In the period from 25 July to 18 September 2022, people who had the first booster vaccination had a 47% lower risk of hospital admission than people who only received the basic series of COVID-19 vaccinations, which is a relative risk difference (RRD) of -47%. This means that the risk of hospital admission after a booster vaccination was about two times lower during this period, compared to people who only received the basic series of vaccinations. The risk of hospital admission for people aged 60 years and older who had the repeat vaccination against COVID-19 was 22% lower than for people who received the booster jab but not the repeat vaccination (RRD -22%).
The incidence of hospital and ICU admissions has decreased since July 2022 and was low in all age groups among both vaccinated and unvaccinated people during the period covered by this update. The incidence of hospital admission is increasing somewhat by now. Hospital admissions were highest among unvaccinated people aged 80-89 years. ICU admissions were highest among people aged 70-79 years who only received the basic series of vaccinations, or were only partially vaccinated.
People who do not have the same vaccination status may also have differences in vulnerability (underlying health conditions) or the number of SARS-CoV-2 infections they have had. Therefore, a comparison of hospital and ICU admission rates between people with different vaccination statuses cannot be exclusively used to indicate vaccine effectiveness.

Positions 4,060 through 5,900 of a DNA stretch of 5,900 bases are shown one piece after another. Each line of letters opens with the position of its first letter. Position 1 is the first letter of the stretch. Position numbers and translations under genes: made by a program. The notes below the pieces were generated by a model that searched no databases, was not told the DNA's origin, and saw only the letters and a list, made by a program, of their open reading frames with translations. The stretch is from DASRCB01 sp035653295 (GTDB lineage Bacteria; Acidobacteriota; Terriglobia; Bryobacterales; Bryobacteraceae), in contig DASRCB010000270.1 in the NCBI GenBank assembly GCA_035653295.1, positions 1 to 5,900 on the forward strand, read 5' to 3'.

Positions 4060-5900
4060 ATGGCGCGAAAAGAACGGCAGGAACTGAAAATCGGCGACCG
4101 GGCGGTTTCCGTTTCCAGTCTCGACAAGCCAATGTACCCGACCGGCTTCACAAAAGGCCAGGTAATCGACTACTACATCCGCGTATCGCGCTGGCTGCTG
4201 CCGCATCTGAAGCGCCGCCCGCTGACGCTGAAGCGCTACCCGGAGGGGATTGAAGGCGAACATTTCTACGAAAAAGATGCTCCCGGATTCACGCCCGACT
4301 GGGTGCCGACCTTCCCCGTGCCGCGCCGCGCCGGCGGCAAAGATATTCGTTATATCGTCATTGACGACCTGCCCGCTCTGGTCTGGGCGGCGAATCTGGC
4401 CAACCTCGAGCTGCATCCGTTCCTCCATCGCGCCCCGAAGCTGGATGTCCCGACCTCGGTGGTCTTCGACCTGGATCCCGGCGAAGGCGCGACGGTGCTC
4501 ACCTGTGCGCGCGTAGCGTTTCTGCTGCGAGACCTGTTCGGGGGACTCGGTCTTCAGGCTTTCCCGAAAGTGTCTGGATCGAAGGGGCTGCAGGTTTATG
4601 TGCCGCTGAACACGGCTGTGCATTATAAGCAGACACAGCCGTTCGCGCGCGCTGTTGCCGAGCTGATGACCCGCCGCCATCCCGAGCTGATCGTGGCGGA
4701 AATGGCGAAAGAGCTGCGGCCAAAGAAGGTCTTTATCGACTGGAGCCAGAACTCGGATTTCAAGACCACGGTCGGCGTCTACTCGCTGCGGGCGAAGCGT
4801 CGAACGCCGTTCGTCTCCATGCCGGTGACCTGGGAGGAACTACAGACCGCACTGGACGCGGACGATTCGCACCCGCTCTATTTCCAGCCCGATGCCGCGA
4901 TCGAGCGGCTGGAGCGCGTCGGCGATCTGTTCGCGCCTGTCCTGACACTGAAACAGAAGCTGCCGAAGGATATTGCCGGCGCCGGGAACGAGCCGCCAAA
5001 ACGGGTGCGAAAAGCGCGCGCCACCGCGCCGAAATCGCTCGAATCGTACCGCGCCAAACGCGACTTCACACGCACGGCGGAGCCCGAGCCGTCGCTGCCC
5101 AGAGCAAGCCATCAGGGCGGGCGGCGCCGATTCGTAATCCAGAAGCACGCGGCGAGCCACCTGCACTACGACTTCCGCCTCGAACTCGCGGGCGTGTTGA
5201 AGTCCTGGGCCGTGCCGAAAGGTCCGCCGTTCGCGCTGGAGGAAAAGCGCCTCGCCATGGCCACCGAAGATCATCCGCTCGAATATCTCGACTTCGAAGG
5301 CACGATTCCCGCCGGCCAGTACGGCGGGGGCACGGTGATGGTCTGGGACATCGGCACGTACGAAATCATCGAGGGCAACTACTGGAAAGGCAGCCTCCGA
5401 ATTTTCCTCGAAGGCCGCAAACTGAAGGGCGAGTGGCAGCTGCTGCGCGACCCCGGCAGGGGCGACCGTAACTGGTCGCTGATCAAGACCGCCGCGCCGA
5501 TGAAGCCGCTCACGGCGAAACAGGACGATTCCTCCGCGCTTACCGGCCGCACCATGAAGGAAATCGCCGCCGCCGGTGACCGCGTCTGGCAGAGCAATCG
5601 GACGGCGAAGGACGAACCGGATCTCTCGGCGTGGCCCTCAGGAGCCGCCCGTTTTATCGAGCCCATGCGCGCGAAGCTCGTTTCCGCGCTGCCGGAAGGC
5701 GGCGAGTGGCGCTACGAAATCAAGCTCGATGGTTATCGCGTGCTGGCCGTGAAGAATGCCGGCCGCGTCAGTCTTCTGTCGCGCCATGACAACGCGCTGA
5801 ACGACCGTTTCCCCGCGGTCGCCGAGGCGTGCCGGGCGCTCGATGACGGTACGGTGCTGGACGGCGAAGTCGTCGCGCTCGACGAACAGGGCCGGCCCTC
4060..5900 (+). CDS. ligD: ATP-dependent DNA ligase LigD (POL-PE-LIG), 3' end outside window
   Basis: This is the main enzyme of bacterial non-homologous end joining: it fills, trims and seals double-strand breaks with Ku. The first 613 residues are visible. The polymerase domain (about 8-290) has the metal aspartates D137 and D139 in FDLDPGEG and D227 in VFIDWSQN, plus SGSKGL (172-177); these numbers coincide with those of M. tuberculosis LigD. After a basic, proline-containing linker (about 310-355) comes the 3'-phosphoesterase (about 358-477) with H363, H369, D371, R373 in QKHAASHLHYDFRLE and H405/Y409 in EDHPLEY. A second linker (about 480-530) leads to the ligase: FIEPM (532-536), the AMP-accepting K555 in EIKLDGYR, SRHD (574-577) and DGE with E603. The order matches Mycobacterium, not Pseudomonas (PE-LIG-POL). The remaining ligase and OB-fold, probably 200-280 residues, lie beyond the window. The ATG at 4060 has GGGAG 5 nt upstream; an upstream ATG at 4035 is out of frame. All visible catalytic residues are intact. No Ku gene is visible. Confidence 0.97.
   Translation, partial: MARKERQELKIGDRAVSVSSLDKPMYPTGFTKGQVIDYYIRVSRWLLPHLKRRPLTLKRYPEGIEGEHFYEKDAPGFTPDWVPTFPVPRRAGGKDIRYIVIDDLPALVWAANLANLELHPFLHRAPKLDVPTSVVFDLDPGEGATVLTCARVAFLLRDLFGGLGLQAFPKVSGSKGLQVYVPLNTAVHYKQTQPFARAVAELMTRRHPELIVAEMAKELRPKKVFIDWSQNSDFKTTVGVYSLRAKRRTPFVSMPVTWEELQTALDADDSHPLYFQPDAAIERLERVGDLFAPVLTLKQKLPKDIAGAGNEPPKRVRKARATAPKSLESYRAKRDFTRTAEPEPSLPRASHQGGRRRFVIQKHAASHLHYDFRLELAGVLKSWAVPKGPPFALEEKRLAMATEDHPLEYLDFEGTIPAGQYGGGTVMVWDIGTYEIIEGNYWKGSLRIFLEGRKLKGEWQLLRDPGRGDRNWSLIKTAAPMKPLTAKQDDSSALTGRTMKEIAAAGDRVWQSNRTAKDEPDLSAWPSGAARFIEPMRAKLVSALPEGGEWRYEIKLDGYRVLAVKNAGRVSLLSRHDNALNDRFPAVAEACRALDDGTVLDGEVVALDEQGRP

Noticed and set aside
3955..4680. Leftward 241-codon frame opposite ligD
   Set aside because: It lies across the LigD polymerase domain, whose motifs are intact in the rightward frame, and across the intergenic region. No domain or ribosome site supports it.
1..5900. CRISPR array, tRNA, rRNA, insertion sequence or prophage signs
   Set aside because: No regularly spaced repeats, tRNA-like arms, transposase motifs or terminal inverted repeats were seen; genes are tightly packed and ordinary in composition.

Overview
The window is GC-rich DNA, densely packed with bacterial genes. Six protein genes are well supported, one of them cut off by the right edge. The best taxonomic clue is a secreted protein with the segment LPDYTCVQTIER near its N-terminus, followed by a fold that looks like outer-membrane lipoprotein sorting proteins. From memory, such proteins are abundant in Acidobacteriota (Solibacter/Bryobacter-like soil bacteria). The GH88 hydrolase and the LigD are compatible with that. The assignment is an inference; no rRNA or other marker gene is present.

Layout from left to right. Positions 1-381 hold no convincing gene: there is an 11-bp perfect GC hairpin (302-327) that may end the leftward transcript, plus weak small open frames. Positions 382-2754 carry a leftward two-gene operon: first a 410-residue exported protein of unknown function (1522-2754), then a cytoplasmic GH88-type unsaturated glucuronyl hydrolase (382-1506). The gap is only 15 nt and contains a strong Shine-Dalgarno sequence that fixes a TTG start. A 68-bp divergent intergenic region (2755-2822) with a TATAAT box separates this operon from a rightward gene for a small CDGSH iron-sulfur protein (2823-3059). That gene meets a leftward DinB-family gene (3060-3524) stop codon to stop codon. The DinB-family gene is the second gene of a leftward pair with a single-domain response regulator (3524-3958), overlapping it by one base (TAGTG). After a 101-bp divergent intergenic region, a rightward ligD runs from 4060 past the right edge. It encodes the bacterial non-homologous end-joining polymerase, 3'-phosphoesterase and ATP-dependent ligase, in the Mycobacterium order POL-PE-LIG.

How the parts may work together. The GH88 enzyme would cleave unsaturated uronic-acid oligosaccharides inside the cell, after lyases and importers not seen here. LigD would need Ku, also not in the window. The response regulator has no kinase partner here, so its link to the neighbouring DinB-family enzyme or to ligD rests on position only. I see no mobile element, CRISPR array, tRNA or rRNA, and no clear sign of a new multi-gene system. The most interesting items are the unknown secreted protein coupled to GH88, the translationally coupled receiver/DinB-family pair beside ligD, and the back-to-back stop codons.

Everyone who has been invited to get a COVID-19 vaccination in the basic series, but has not yet done so, can still be vaccinated. Starting 19 September 2022, it is possible to get a repeat vaccination against COVID-19. This autumn vaccination is available to everyone aged 12 years and older who has at least completed the basic series of COVID-19 vaccinations. The vaccination is available from 3 months after the most recent COVID-19 vaccination or SARS-CoV-2 infection. The first invitations were sent to older people and people in medical risk groups, due to their higher risk of severe illness. Care workers who have contact with patients will also be invited.